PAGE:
July 30, 2020

In a Heart-Shaped Costume, Adventist Teacher Visits Her Heartsick Students

For many, staying away from those you love has become one of the biggest challenges during the current period of social distancing. For children, a lack of connection with their friends and other relevant adults can be even more painful.

A Seventh-day Adventist primary school teacher in Rondonópolis, Mato Grosso, Brazil, believes she has found a way around the problem. She is now visiting her students dressed in a heart-shaped costume.

Milena Campos Morais Rosário, a third-grade teacher at K-12 Rondonópolis Adventist Academy, shared that during exchanges with parents via WhatsApp groups, she became aware of the lockdown toll on her students. Mandatory social distancing was directly impacting their motivation, she said.

A student enjoys a “safe” hug from his teacher, Milena Campos Morais Rosário, during one of her visits outside his home in Rondonópolis, Mato Grosso, Brazil. [Photo: South American Division News]

“Kids are now missing their school routine,” Morais said. “I was thinking about what I could do to make up for these feelings and show them love in a safe way that followed the government health guidelines.”

Morais shared that, as she was weighing her options, she remembered that the school had a heart-shaped costume in storage that she thought could be adapted to double as protective clothing.

Shortening the Distance

Since then, Morais has organized her day so that, between her online classes and the time it takes her to prepare her lessons, she could pay an unannounced visit to her students.

Morais says she followed the social distancing rules and guidelines in force.

“I always stay outside the student’s house,” Morais explained. “I disinfect my costume after every visit, as well as my hands and face mask.”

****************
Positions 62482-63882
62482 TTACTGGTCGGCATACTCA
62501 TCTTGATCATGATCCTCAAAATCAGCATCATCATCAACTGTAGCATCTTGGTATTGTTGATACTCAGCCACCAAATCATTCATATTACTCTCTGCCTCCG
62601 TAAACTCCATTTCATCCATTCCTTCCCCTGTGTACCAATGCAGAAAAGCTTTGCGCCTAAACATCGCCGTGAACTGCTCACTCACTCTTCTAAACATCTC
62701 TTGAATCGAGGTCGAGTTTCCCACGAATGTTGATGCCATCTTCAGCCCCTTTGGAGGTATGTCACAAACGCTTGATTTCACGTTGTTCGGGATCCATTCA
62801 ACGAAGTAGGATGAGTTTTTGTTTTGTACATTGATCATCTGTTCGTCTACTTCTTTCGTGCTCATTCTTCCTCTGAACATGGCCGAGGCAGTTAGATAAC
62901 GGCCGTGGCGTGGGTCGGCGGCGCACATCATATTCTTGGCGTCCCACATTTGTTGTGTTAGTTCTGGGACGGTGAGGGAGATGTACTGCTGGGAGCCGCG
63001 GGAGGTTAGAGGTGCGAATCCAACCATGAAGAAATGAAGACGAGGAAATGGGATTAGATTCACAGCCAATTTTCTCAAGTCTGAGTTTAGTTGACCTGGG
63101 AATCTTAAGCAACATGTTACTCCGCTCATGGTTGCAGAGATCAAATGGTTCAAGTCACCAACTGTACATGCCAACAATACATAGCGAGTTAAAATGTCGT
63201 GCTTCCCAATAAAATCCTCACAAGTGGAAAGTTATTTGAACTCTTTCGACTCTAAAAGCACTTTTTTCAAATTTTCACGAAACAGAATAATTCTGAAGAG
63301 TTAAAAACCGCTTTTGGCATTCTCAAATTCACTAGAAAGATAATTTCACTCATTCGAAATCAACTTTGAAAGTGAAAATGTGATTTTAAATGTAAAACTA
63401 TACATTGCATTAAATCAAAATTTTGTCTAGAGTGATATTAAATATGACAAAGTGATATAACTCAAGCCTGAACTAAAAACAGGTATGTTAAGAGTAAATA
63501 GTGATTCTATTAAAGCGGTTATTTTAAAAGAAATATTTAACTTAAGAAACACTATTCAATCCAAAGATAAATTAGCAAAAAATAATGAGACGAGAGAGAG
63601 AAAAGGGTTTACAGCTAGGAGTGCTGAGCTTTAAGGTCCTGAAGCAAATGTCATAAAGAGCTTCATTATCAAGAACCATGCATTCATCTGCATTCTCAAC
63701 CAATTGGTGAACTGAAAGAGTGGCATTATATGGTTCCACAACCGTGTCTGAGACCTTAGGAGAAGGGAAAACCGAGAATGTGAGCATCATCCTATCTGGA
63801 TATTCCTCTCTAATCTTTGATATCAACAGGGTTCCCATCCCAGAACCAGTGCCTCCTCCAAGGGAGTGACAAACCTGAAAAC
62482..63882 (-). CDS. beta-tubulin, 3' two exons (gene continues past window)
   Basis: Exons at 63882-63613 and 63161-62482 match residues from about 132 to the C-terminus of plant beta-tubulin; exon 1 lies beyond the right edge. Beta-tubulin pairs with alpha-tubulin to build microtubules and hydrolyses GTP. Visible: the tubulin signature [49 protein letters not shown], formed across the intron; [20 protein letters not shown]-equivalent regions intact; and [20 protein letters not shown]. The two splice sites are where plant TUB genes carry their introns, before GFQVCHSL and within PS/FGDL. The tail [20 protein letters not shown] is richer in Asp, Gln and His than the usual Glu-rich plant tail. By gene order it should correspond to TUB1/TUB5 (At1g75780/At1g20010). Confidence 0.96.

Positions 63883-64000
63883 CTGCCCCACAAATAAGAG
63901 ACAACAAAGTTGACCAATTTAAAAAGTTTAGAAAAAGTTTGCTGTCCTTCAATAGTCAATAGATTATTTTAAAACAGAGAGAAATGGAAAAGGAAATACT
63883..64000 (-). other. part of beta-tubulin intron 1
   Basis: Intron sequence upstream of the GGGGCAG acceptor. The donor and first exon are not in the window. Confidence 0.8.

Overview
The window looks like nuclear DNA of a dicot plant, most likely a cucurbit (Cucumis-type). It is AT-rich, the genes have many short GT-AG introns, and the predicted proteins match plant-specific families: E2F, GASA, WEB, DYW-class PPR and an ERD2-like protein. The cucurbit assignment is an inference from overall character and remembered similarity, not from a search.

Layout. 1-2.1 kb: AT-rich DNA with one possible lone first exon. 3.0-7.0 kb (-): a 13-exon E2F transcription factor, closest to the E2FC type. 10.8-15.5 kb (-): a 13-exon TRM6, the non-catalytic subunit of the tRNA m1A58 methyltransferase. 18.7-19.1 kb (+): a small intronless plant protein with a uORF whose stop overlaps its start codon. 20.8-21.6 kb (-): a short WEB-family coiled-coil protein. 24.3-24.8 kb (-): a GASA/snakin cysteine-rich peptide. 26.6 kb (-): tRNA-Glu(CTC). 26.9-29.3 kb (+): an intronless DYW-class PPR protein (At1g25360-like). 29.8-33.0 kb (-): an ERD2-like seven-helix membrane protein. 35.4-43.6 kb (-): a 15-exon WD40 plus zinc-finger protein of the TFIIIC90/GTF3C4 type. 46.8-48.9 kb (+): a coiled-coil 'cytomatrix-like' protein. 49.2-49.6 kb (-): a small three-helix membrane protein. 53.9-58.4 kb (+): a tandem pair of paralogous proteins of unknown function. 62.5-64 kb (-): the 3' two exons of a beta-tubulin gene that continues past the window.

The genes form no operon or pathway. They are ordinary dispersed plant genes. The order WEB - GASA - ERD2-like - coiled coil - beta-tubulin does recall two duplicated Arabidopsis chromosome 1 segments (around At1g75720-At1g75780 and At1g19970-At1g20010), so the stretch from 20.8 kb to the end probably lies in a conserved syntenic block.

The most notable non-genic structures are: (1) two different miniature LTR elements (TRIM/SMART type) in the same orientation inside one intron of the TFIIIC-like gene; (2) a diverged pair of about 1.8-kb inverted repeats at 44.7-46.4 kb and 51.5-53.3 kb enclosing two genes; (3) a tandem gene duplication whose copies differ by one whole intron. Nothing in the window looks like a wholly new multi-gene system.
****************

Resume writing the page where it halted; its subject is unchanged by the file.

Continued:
According to teacher Milena Campos Morais Rosário, the best moment of her visit in costume is when the teacher and her student embrace. [Photo: South American Division News]

Bruno Daniel da Silva Rosário, Morais’s husband and professor of Religious Education at the school, supported her along the way. As Morais visits a student, he makes sure she can play music from a speaker as she knocks at a student’s door. 

“He is my sound assistant!” Morais said. “I approach a door with my speaker playing a lively tune. I start to sing and make funny movements, so the children smile.”

Hearts Beating

With her heart-shaped costume, Morais believes she is making children and parents happier. Parents agree.

“My son usually adapts well to unfavorable experiences,” said Maria Célia dos Santos, mother of 8-year-old João. “But his teacher’s presence brought home everything he experiences in his school environment — human interaction and warmth. He was very touched!” As soon as Morais left, said dos Santos, João told her, “Mom, I am so happy I feel my heart is dancing!”

According to Morais, those reactions from parents and students have renewed her spirit as well.

“I feel joy and a sense of accomplishment in reciprocating their affection,” she said. “Despite the challenges that the pandemic has brought, touching base with children motivates me to keep working for a type of education that transcends mere teaching.”

What’s next?

“I plan to pay a visit to every student in my two classes,” Morais said. “All 46 of them!”

The original version of this story was posted on the South American Division Portuguese-language news site.

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